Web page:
The Discover Hartford Bicycle Tour is a yearly event that introduces one to sections of the capital city that many suburbanites have labeled as urban danger zones. It’s a tragedy that gorgeous areas such as Keney Park are riddled with reputations that keep out-of-towners outside its vast 693-acre expanse. This I proclaim while pedaling on the heels of two Hartford bike cops. It’s a confusing notion though — to feel unsafe without knowing why — and to wonder if the anticipated danger is warranted. Is any section of this park more dangerous than any single section of the miles of wooded bike trails or crowded streets that I ride? It’s a question that I’m not qualified to answer but very intrigued with.
Last Saturday morning The Boy (for those of you new to this column, he is my 13-year-old son) and I participated in the event’s 40-mile bike ride. He is the last of our five children and the only one to share my passion for bicycling. As a parent we really shouldn’t have secret rankings for our kids based on whether or not they enjoy participating with us in our favorite activities. I love all of my offspring equally. I'd never incorporate a silly system where The Boy would gain the maximum of 10 points for sharing my passion. Just as I would not penalize a daughter 10 points for switching sports teams because of her spouse — it' absurd!
On the morning of the big ride, you would have thought The Boy was on his way to Yankee Stadium or Fenway Park for the first time. The preparation and anticipation was almost as fun as the event itself. It was still half dark when we walked out the back door to the Bike Shed. We’ve declared it the Bike Shed because it’s where we keep our bikes and everything bike related. It also has electricity for light and a stereo because I was resourceful enough to drill one hole in the bottom of the porch and one beneath the shed and run an outdoor extension cord between them. Don’t laugh — it’s been working for ten years. The Bike Shed is full of cycling memorabilia and it's where men go to prepare for a big ride or hide when they don't want to be discovered.
We filled water bottles, pumped tires, and gathered glasses, helmets, shoes and gloves. The air was chilly and smelled of crunchy leaves and chimney ash. The Boy's declaration that this was the first of many organized rides for us earned him another 10 points. We rolled our human-powered machines to the car and secured them to the roof rack. The bikes upgraded the look of my faded '96 Camry much as a baseball cap does a mop of morning hair.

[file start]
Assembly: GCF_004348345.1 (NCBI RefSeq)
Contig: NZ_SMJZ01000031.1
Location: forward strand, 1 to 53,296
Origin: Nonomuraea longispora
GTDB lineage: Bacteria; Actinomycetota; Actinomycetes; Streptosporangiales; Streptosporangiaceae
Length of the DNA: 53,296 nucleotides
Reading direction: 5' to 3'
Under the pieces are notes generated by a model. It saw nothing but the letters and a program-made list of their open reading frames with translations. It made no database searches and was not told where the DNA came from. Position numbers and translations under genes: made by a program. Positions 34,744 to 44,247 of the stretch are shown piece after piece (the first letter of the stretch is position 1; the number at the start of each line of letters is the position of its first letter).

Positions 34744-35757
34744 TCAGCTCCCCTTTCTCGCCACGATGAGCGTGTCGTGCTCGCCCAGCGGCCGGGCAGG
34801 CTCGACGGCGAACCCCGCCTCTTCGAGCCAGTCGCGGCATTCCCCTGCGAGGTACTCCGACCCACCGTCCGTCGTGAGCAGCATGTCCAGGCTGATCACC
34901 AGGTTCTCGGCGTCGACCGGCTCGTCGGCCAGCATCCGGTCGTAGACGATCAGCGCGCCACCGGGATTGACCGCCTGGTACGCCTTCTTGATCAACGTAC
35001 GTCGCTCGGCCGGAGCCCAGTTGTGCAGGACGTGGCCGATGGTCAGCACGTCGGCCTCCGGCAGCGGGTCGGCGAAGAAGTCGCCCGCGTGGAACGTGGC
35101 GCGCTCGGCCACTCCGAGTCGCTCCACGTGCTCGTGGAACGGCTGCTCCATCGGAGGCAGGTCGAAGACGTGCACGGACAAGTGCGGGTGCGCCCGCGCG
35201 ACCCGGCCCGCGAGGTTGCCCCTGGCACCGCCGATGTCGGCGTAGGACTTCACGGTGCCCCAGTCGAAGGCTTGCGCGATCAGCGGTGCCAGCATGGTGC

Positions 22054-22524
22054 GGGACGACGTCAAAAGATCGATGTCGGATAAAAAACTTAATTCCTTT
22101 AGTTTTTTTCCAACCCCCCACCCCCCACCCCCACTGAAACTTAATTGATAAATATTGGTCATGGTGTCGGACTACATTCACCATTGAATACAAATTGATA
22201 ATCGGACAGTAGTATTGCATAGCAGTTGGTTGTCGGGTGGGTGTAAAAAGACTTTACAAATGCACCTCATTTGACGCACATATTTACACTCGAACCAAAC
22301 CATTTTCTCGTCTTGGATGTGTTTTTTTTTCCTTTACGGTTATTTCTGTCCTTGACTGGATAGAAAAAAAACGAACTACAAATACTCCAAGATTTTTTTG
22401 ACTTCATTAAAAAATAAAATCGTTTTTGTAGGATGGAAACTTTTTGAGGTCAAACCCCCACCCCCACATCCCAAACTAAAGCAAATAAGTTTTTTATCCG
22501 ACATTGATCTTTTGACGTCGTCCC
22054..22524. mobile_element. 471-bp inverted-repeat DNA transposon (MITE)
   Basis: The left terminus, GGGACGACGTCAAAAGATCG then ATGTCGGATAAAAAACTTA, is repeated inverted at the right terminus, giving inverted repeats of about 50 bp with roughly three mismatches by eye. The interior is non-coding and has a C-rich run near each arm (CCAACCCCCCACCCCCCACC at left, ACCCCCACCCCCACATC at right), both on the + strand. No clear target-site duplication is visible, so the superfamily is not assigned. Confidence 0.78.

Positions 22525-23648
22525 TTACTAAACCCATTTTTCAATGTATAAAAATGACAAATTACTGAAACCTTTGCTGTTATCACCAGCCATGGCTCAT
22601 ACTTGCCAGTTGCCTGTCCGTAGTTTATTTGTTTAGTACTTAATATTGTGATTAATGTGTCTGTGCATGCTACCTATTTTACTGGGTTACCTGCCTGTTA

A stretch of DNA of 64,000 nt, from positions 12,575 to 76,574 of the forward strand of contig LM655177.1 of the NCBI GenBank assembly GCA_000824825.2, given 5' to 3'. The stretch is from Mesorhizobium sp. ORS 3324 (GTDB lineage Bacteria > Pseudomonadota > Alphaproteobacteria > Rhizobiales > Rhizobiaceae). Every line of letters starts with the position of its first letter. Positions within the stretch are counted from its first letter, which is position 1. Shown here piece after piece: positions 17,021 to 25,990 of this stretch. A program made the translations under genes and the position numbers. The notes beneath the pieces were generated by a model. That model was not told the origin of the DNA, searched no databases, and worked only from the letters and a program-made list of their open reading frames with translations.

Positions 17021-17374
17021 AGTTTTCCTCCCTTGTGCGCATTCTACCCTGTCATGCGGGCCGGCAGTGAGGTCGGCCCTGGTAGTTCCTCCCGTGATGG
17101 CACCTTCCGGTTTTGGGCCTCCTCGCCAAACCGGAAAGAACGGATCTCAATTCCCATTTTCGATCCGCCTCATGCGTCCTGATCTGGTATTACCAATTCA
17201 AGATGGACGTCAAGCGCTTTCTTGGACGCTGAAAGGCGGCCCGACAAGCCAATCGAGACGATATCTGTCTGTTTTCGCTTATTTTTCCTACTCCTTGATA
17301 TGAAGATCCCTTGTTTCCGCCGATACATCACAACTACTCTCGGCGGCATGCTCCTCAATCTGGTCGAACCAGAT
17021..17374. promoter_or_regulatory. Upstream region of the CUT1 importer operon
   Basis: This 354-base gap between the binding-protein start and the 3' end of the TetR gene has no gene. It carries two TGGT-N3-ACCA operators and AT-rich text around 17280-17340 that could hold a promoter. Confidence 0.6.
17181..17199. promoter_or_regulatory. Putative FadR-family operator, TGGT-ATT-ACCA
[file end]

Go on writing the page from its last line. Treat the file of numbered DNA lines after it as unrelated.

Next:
The gold dome of the State Capital building was our target and we parked just behind it. Soon Bushnell Park was covered with riders of every age, race, size, and ability imaginable. There were racing bikes, old people bikes, rich and poor people bikes, kid's bikes, and bikes that could pull entire families. There were tents with friendly people handing out free samples of things that cyclists like to collect. A bike shop mechanic gave my rig a free check-up.
If you've participated in a large group ride, you know that the start can be quite a harrowing experience. The riders are packed tightly together and only a thin wall of air keeps you from swapping cold sweat with other riders. Adrenalin and body control allowed The Boy to make it through safely to open space.
The Boy, on my '97 Cannondale R-500, was dressed for the part. He was the rookie in the big boy pack of riders and chased down those that threatened to ruin the Tour de France of his mind. It was fun to watch him play master tactician whenever a Roadie decided to stretch his legs and attack a hill. The Boy always had an answer if only to grab a back wheel for a turn or two.
I was pedaling my wife's Trek hybrid. My trusty 20-something Cannondale road warrior had to be ditched the night before due to bad rubber. If I'd had known that the Trek came with a piercing squeal on every turn of the pedal, I'd have ridden my bike on just its rims. Nobody would ride near me. Even the bike police reached for the cuffs if I got too close. When I arrived at Elizabeth Park, the huge Biker’s Edge repair shop on wheels was parked and owner Bob immediately put a wrench to the crank. It was way beyond a roadside repair. I had twenty miles left of the loud and annoying squelching sound. I did something next that I forbid any of the darling little children out there to do. I pressed my ear buds into place and let the music from my iPhone block out the annoying rhythm below me.
We rode through Pope Park. It’s named for Col. Albert Pope. In the early 1880's he established the Columbia bicycle plant and made Hartford the bicycling capital of the world. Mark Twain purchased his first bike from Pope. By 1895 more than half of all motorized vehicles in America were being made in Hartford at Pope’s plant. The city is rich in bicycling and automotive tradition yet the man responsible is virtually unknown to most of us. Your homework assignment this week is to Google this fascinating man and report back to me with one important fact that you have learned.
Meanwhile I was learning that I was better off hearing what was being yelled at me on Albany Avenue and decided to ditch the music. A few miles later The Boy was asked by a couple of his new big boy Roadie friends if he could ride up front with them for a while — so much for the father/son bonding experience. But I knew his beefy legs where screaming to be unleashed so off he rode. Several miles later we reunited at the last rest stop and rode along lovely Riverside Park and finished together.
Yes, I love all of my children equally. And for almost 30 years of my life, I’ve enjoyed the uniqueness of each and the memories of our special moments together. Hopefully this last child of mine will continue to share my love for the bicycle. Maybe the others will come along for the ride too.